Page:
BERLIN (Reuters) – German business morale deteriorated slightly in May for the first time in seven months though it remained at a high level overall, a leading survey showed, adding to signs of softening in Europe’s largest economy.
Although growth levels remain decent, separate data published on Friday showed the slowing of the German economy during the first quarter was down to a drag from foreign trade, which had propelled the economy for much of the past decade.
The Munich-based Ifo think tank said its business climate index, based on a monthly survey of 7,000 firms, edged down to 108.5 in May from 108.6 in April. That was slightly above the Reuters consensus forecast for 108.3, sending the euro to a day’s high against the dollar.
It comes after ZEW’s survey this week showed investor sentiment weakening and a purchasing managers’ survey (PMI) showed private sector expansion slowing.
“With today’s GDP data, yesterday’s PMIs and now the Ifo, new doubts about the strength of the German economy could emerge again,” said Carsten Brzeski, economist at ING.
“Germany is at the end of a very positive reform-growth cycle, which is artificially extended by external tailwinds,” he said, adding that in view of the long recovery the German economy already has behind it, it was normal that its growth rate would be weaker than the rest of the euro zone.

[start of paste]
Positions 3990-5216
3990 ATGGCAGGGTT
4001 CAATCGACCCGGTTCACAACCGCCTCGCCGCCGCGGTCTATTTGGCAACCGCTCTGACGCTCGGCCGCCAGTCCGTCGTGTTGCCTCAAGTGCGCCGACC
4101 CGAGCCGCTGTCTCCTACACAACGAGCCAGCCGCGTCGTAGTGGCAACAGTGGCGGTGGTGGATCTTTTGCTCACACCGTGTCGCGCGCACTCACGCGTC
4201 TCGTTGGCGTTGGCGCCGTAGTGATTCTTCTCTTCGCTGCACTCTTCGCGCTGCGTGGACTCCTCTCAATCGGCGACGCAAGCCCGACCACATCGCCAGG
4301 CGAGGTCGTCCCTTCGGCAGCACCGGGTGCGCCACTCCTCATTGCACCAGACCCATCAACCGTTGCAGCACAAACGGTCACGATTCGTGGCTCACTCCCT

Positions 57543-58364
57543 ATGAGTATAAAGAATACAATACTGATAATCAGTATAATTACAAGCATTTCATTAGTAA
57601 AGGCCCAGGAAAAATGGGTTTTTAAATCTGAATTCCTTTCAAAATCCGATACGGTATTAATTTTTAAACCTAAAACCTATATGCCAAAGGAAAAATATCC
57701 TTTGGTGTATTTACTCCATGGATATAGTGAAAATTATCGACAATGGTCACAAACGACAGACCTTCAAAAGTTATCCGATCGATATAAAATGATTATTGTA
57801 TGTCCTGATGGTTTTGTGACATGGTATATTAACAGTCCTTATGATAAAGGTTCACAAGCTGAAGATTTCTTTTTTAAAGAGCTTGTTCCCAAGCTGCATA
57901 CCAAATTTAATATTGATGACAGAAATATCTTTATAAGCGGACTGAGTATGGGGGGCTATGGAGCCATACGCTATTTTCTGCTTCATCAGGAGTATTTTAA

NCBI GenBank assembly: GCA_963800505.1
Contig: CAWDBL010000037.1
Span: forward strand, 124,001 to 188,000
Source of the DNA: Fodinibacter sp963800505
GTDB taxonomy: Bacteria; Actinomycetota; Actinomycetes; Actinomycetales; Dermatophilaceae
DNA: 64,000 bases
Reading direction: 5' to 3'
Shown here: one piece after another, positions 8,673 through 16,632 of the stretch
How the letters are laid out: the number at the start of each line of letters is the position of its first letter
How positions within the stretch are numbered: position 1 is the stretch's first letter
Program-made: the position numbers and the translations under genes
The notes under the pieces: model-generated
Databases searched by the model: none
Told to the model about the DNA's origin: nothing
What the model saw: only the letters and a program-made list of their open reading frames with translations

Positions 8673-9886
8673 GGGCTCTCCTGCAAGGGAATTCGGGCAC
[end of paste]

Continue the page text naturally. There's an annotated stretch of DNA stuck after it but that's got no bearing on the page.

The Ifo survey showed companies were more optimistic about the current situation than at any point since June 2014 but they became slightly more pessimistic about their future prospects.
Sentiment in the manufacturing and wholesaling sectors weakened while the mood among retailers and builders picked up.
The first quarter gross domestic product (GDP) data, confirmed at quarterly growth of 0.3 percent, disappointed when compared with the euro zone as a whole, where GDP increased by 0.4 percent, and was well shy of France’s 0.6 percent growth.
But economists remained upbeat.
“The full effect of the weaker euro on export volumes has yet to kick in and a growth rebound in the US and other important export markets should deliver more neutral net exports,” said Christian Schulz, economist at Berenberg Bank.
“That should support solid growth rates in coming quarters,” he said, adding that 1.8 percent growth should be achievable.
Ifo said it was sticking to it second-quarter growth forecast of 0.5 percent.
A detailed breakdown of first quarter data showed domestic demand contributed 0.5 percentage points to GDP growth while foreign trade subtracted 0.2 percentage points as imports rose almost twice as strongly as exports.
Private consumption contributed 0.3 percentage points to growth as consumer benefiting from a robust labor market, rising wages and low inflation splashed out.
Gross capital investment, which weighed on growth in mid-2014, added 0.3 percentage points.
On Friday the finance ministry said a favorable business environment should support the economic upswing for the remainder of this year and the economy ministry has previously said GDP will keep growing at a moderate pace, with foreign trade likely to make a positive contribution in the spring.
(Additional reporting by Michael Nienaber; Writing by Michelle Martin; Editing by Toby Chopra)
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